Here’s an analogy I thought of today: classes are like dining rooms; workshops are like kitchens. During classes, particularly seminars — as in restaurant dining rooms — you get a chance to develop your taste, figure out what you like and what you don’t, and expose yourself to different ways of cooking / writing. In a workshop setting — as in a kitchen — you get a chance to try out and develop the skills that will enable you to cook / write what you like. That’s why it is so important for graduate students — and undergrads with intellectual aspirations — to move as fast as possible into a workshop setting, first as attendants (and sharp questioners), then as discussants, and finally as presenters. Classes don’t get you there; you don’t get exposed to the process of producing scholarship, only its product.
One of the best features of my Chicago education was the ability to participate in two, three, four weekly workshops where I could read, comment, discuss, and ultimately present work-in-progress. This is of great value, and it will improve your own work even if you never present. Over time, you will internalize the critical skills you see others apply to yet someone else’s papers and will learn how to apply them to your own work, becoming your own discussant and critic. This doesn’t mean you will be able to do without outside critics, but it means you will be able to take your own work to another level even before you bring the other critics in.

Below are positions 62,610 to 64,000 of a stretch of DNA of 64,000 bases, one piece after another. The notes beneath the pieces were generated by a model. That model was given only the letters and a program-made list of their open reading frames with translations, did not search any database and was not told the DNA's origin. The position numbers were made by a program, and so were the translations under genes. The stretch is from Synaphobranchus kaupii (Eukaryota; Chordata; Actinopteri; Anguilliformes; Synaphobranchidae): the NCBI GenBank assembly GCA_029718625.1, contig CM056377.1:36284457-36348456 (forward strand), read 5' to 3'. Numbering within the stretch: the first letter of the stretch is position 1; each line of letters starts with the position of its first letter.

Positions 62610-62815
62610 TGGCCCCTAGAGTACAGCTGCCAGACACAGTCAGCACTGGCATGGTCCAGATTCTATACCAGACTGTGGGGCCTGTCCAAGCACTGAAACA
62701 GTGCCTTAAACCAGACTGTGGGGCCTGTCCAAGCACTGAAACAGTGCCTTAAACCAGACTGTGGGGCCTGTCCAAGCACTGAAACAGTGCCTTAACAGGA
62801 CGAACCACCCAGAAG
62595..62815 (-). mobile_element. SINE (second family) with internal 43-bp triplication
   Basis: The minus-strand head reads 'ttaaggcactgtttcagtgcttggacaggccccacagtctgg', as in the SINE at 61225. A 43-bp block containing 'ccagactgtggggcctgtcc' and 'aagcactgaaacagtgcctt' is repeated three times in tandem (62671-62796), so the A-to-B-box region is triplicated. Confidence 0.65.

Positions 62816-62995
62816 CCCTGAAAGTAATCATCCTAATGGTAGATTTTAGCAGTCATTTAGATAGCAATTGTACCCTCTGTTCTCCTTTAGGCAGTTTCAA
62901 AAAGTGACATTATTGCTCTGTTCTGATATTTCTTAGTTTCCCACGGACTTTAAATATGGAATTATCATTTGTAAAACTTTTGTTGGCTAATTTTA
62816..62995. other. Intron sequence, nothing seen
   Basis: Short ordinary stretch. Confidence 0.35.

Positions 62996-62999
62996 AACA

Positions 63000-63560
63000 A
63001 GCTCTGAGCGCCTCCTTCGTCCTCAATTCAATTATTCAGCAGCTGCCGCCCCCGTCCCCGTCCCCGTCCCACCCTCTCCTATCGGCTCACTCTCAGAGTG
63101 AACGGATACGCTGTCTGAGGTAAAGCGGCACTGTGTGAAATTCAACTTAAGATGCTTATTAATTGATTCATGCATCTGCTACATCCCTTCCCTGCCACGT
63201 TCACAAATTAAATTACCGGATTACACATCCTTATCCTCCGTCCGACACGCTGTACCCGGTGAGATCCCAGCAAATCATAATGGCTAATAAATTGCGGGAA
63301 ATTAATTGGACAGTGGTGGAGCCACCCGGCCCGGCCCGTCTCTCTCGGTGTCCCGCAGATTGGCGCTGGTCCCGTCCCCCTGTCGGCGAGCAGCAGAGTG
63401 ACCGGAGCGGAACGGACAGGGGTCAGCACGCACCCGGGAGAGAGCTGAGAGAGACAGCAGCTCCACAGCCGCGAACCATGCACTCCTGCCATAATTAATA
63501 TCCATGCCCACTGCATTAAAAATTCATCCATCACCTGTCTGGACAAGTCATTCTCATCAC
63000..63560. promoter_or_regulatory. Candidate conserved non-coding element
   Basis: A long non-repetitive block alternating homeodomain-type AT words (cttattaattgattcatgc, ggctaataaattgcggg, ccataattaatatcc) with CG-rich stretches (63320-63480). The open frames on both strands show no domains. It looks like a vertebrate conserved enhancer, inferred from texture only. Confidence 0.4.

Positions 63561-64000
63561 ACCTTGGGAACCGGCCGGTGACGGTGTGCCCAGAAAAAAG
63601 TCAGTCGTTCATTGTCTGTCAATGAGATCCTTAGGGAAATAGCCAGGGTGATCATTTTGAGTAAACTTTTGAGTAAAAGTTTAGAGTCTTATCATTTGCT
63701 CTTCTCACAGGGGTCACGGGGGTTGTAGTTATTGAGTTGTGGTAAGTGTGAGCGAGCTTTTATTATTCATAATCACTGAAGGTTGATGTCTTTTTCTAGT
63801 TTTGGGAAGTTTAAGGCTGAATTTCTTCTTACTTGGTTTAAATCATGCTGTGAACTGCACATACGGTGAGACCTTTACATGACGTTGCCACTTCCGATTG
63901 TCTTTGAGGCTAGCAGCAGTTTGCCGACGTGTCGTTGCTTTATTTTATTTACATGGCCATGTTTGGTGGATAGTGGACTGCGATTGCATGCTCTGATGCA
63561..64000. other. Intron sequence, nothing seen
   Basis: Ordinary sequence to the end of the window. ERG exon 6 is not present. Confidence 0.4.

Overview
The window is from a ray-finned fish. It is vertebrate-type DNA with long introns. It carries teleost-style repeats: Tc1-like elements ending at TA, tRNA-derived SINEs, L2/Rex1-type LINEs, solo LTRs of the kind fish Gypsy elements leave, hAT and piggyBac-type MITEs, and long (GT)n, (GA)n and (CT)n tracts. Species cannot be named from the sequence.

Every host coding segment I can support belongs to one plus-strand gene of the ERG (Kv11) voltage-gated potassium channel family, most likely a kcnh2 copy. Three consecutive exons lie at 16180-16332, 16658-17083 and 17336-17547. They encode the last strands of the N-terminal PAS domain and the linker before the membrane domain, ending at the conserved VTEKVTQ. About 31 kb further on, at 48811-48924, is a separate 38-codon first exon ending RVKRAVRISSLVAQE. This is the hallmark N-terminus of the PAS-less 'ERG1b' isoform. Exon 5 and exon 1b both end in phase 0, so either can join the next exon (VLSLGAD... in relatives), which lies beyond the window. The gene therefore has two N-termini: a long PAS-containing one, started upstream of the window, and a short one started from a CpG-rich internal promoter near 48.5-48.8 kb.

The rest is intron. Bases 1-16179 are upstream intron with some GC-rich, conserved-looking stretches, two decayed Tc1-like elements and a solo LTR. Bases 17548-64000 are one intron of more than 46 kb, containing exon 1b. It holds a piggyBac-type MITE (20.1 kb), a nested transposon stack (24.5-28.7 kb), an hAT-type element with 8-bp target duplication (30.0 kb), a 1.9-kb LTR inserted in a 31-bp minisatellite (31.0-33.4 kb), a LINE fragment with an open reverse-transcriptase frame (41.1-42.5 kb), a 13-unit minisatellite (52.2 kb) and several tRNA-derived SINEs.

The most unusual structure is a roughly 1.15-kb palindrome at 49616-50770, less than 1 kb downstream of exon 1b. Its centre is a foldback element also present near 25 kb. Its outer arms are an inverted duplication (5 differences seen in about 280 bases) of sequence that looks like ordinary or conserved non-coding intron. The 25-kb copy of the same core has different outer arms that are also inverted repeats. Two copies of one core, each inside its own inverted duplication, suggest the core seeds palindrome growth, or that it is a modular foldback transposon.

So, if during grad school you find yourself thinking workshops are time consuming, think again. They are as important as classes or any other activity. Go to at least once a week, read the paper in advance, come prepared with (at least) one hard question and a suggestion on how to fix the problem you spotted. (The former is useful, but without the latter you run the risk of being ignored or, worse, disliked.)
I know of no better way of developing your critical thinking skills at the same time as you develop your intellectual taste. Particularly if you’re fortunate enough to be at a place where a workshop will always include criticism from those who agree with the author’s viewpoint but disagree with the argument and from those who see things from a completely different viewpoint. Internalizing these two voices is one of the joys of intellectual life.